-Yes, but I was always the first to leave. They called me “the 3 o'clock person” because I left at 3 o'clock. I don't know what will happen after 3 o'clock. I've probably been out of the house two or three nights in my life. What people do while watching the sunrise, and what my children do regularly, under the pretext of waiting for the first train, cuentu xinu.

Let's go to the present. This literature of yours is made of details, of constructing an entire world out of seemingly trivial truth. What's the last detail you noticed?

— Well, look, a month ago I went to Zaragoza to present the book and in the hotel room, one of these NH catalogs, functional, I lay on the bed and on either side of the TV there were two identical paintings but the same thing. It's as if someone said “We don't have any more, let's put one like this.” I tried to sleep, but I couldn't, and I started pointing: Why were they identical? Look for the signature, front and back. Conclusion: I spent the parrot night, but I have been with Zaragoza paintings for a month. This is a testament to how I work: from something insignificant, because there are probably thousands of hotel rooms with two identical paintings, it is not a problem for humanity, but I could not sleep.

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And snoring, what's the last thing that made you snore?

– Everything is very technology focused, so in the end I think I won't stick around. If I think there is abuse of prior appointments, citizen alienation from administration, rapid response speed, etc., and my protest is interpreted as complaining, then we lose the battle. It's a real and ugly problem, and another symptom of losing everything. Now I try, every time I snore, to clearly distinguish whether this is an act of sabotage and revolutionary protest, like all of technology, or if it's an old man snoring and seeing things he doesn't like. Aside from that, I don't see those who aren't there contributing much either. QR code enthusiast man…

Do you want to talk about Barcelona? Did we watch Xavi's final Champions League match with Barcelona this week?

— Barcelona is a topic that is difficult not to be cynical about. Let's see, we have a coach who calls the press, for whatever reason, and says, “I'm leaving on June 30.” News of the year. Two days pass and a movement begins saying that Xavi will not leave. It's disrespectful to the poor man, who may have talked about this with his parents, with his wife, who may have been suffering for three months and looking for the right moment to say it… I hope he goes away. Out of decency and dignity. He told me he wanted to leave, explained the reasons, and that the press was unbearable, all right. I think it taught us a little lesson. In fact, the tension was eased, mainly because the team started playing better. It seems like it's all about the decision, if he's eager to believe it…if he stays, I'll be disappointed. I believed it. It's kind of an ending Serranos, that it was all a dream. Oh man, no.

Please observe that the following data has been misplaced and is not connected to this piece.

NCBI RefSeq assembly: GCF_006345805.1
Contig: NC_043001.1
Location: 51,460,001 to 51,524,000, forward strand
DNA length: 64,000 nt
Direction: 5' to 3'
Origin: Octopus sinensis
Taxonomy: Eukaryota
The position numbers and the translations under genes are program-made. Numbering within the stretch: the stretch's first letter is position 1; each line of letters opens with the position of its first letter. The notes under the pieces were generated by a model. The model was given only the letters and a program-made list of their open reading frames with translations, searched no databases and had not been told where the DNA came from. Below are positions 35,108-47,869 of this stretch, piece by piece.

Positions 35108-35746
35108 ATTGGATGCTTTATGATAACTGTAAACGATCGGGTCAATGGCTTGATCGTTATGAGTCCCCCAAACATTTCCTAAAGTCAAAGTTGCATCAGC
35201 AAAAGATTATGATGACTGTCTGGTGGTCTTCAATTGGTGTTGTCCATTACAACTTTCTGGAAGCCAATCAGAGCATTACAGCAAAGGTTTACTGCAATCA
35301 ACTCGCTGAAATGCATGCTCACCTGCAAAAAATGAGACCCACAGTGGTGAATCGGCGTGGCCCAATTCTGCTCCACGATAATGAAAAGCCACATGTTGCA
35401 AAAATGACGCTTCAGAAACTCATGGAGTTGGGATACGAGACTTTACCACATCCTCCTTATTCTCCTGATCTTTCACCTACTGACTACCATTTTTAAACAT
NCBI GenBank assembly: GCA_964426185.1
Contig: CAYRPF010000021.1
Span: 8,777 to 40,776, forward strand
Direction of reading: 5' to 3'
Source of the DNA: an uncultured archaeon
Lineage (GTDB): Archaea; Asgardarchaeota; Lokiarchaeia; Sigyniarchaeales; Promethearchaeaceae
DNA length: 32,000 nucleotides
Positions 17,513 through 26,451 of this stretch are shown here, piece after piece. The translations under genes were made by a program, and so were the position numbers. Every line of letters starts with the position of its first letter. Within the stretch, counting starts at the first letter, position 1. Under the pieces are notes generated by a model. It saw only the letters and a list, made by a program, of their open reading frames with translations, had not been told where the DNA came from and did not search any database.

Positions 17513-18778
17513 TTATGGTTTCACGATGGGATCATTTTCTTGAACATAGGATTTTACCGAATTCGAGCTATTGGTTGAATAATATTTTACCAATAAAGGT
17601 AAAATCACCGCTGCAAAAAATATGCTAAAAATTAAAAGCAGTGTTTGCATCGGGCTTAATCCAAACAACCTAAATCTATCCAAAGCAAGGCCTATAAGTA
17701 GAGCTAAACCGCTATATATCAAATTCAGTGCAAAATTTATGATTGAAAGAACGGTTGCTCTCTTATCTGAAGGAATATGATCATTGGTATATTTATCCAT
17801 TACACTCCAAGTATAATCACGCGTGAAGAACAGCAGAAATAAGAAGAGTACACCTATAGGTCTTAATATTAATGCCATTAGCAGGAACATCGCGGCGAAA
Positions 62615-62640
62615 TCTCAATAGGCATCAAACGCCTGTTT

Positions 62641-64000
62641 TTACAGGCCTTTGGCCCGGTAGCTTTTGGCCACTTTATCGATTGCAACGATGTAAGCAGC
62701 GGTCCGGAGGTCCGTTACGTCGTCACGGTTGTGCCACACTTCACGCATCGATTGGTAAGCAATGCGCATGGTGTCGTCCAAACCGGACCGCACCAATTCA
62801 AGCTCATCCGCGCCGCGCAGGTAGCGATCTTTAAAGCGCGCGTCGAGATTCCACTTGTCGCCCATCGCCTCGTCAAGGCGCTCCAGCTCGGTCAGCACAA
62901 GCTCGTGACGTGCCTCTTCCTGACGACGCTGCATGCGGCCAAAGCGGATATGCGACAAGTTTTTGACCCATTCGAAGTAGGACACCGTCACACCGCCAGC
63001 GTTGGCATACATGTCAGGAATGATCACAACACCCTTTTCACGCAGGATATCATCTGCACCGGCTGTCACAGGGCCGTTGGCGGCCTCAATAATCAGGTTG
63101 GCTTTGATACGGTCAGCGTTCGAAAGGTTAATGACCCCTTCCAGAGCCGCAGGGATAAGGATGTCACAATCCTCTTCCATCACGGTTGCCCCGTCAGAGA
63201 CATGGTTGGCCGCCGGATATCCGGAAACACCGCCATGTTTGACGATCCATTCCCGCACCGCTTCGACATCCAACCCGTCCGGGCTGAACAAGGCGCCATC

The last two are the same for everyone. Do you know any songs from El Último de la Fila?

– A few I interviewed at first, but I have to admit that I was closer to Quimi Portet. I wasn't a huge fan of theirs, but I have a lot of sympathy for them, because they are also identical in terms of generations and atmosphere. Song? That of Like a donkey tied to the door of a dance. Nova Canco and Catalan Rumba have always been good to me.

The final words of the interview are for you.

– No, they are yours. “You hang up.” “You can't hang.”

Saturation in libraries and health care

Sergei Bamis arrives with a backpack slung over his left shoulder. I don't dare ask him what he's carrying, but it's common to find him empty-handed, or at most, with a few paper bags full of books. We stayed at Casa Usher, a bookstore on Barcelona's Calle Santaló, three minutes from his house. He goes there like one goes to market, they greet him by name and he'll tell me later if you notice the muscles that have developed in the bookcases after opening all the stacks of books they've stuck in them these weeks before St. George's.

While we wait for the cameras to find the right frame, we talk about his friend Jordi Beltran, about Barcelona and the saturation in public health, but also in the private sector, says Bames. “You can't find pulmonologists. There are many people with lung problems.”